The largest ISP in Kazakhstan believes that it should be able to intercept all TLS traffic on their network: https://bits.blogs.nytimes.com/2015/12/03/kazakhstan-moves-t.... Because there are no technical differences between your TLS interception and what Kazakhtelecom is doing and no legal differences in most non-Western countries, I believe that all software should be changed to make TLS interception as hard as possible.


There is absolutely a significant legal and moral difference between national interceptions like Kazakhstan does and the ones we do protecting children you are guardians of or protecting company secrets and integrity.

In the latter case ideally (and possibly legally required) you'd have acceptance of potential interception a condition of employment.


That isn't a technical problem, it's a Kazakstan problem.


On your computers, yes. On your network, not so much. You have no right to intercept data just because you are moving it from one side to the other.

And that's the thing. There is nothing stopping those companies from analyzing the data once it reached a managed computer. It is just that they want the capacity to do that on computers they don't manage.


Yeah, no. The network is my property and the contract our employees or partners sign establishes terms for using the network.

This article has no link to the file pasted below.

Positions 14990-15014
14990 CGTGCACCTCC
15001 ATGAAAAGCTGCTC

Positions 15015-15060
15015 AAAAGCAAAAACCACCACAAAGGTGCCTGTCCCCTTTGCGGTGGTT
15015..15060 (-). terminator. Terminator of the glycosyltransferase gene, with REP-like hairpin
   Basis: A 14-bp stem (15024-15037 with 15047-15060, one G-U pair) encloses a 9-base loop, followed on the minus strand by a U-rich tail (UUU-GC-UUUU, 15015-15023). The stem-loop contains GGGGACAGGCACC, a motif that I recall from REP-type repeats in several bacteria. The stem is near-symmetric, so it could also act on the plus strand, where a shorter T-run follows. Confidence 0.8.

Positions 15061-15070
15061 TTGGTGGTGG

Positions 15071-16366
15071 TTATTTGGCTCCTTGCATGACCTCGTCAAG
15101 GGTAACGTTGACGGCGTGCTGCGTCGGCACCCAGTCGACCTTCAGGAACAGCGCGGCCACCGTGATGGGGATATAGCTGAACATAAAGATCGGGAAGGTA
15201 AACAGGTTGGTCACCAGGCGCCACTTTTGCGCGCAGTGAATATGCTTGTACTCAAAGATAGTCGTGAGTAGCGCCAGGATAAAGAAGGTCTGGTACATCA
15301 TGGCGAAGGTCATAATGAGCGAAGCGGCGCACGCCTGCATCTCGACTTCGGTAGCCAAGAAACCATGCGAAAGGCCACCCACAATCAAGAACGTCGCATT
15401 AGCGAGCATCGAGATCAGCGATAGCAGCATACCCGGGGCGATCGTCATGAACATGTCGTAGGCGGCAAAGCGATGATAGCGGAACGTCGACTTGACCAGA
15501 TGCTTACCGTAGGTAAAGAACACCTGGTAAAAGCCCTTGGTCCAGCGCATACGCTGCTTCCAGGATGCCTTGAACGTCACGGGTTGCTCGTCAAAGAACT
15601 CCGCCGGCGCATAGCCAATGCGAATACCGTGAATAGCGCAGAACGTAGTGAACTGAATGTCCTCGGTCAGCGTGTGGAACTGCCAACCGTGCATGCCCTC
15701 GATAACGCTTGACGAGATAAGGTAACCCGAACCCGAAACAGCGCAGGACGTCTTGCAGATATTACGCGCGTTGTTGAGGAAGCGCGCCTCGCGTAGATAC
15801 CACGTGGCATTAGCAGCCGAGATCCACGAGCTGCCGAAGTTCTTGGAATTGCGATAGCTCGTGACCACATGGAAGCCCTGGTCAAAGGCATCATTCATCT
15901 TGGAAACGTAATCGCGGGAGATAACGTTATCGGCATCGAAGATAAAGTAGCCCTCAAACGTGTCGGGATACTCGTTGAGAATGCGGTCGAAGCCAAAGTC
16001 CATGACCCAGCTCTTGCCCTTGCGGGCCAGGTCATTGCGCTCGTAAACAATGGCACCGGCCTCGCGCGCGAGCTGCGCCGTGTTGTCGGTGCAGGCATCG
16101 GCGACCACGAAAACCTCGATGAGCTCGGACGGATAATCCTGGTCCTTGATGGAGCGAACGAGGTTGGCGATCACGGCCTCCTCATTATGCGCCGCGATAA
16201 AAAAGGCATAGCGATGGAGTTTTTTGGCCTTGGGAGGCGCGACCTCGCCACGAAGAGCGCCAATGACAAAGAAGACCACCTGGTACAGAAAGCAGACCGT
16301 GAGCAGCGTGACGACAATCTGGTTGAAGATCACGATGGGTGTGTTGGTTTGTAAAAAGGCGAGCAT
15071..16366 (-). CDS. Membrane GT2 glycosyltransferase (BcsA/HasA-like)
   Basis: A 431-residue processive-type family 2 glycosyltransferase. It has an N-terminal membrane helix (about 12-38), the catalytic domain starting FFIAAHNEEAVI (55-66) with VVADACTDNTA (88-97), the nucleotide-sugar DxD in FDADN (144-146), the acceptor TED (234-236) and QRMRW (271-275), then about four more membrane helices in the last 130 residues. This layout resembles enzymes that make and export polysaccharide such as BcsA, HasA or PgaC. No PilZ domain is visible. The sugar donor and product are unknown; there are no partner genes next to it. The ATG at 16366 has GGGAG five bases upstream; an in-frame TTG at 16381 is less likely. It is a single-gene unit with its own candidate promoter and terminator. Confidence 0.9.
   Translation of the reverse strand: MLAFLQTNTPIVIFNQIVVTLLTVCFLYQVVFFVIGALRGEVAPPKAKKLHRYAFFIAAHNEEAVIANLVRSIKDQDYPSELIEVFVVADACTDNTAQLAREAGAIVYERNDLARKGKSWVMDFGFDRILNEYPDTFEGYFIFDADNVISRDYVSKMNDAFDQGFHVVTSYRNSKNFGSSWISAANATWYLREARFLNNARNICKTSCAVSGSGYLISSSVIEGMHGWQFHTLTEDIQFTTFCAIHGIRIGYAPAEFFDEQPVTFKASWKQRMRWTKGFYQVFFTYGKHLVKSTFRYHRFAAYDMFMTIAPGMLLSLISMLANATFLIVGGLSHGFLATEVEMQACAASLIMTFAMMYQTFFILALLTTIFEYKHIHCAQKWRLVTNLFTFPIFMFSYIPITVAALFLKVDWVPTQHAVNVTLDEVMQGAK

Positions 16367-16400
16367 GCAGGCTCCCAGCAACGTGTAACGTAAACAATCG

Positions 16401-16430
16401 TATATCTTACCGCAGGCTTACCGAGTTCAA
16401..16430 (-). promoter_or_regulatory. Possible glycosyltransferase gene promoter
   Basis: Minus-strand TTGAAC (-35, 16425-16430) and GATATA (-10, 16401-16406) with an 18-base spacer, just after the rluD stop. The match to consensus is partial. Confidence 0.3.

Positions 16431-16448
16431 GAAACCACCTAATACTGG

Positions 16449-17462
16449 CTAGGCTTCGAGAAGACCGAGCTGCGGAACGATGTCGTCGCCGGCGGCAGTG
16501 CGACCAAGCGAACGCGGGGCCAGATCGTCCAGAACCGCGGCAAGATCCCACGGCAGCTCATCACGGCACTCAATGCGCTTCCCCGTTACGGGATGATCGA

You cannot get out of the network unless the traffic is proxied. There are a few exceptions for identify based reverse proxies that companies like Google talk about. But most places aren't there yet for sensitive applications outside of collaboration.

There's also the matter of trust. Some business partners are explicitly trusted, either by a private CA signed certificate or by a specific third party key that is independently validated.

Public networks are completely different. I am not talking about an ISP here.


What your saying doesn't really address the issue marcosdumay raised: That is, the issue with allowing this kind of introspection is its susceptibility for abuse.

That said, your use-case of intercepting secure connections in your private network is a solved one: set up a private CA.